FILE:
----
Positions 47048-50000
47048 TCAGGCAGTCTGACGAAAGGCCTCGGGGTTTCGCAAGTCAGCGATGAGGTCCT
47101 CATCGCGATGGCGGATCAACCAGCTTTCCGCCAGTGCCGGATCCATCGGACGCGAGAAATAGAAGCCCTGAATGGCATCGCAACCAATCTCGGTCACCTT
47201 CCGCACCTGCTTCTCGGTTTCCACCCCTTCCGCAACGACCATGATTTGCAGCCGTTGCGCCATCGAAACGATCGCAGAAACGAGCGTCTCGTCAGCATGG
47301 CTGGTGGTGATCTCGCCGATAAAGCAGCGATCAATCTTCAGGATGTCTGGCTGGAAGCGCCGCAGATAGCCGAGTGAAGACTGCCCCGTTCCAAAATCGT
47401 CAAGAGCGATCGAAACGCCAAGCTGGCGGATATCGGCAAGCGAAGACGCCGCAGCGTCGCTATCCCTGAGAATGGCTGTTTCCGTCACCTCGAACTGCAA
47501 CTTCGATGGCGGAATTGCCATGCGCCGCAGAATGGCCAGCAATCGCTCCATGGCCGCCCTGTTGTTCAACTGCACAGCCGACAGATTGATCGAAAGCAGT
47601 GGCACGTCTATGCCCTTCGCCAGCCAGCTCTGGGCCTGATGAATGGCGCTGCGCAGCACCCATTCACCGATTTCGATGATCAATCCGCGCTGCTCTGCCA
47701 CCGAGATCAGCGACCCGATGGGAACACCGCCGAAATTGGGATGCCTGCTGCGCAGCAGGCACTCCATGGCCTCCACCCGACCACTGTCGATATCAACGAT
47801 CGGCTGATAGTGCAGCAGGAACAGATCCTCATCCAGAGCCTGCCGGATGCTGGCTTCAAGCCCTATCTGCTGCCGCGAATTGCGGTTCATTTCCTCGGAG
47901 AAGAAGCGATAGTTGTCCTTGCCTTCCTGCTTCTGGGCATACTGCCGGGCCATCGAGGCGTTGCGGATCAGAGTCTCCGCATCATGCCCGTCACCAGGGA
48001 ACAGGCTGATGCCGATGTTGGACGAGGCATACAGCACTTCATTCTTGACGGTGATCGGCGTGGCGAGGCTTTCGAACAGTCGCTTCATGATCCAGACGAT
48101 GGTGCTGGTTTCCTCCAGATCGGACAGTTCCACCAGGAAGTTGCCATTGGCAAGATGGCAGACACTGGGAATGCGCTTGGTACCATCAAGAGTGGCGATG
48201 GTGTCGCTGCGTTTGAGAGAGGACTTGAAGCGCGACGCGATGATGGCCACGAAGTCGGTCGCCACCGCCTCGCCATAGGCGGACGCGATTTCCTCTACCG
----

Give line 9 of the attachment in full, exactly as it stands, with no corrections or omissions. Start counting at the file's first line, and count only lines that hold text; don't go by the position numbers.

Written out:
47701 CCGAGATCAGCGACCCGATGGGAACACCGCCGAAATTGGGATGCCTGCTGCGCAGCAGGCACTCCATGGCCTCCACCCGACCACTGTCGATATCAACGAT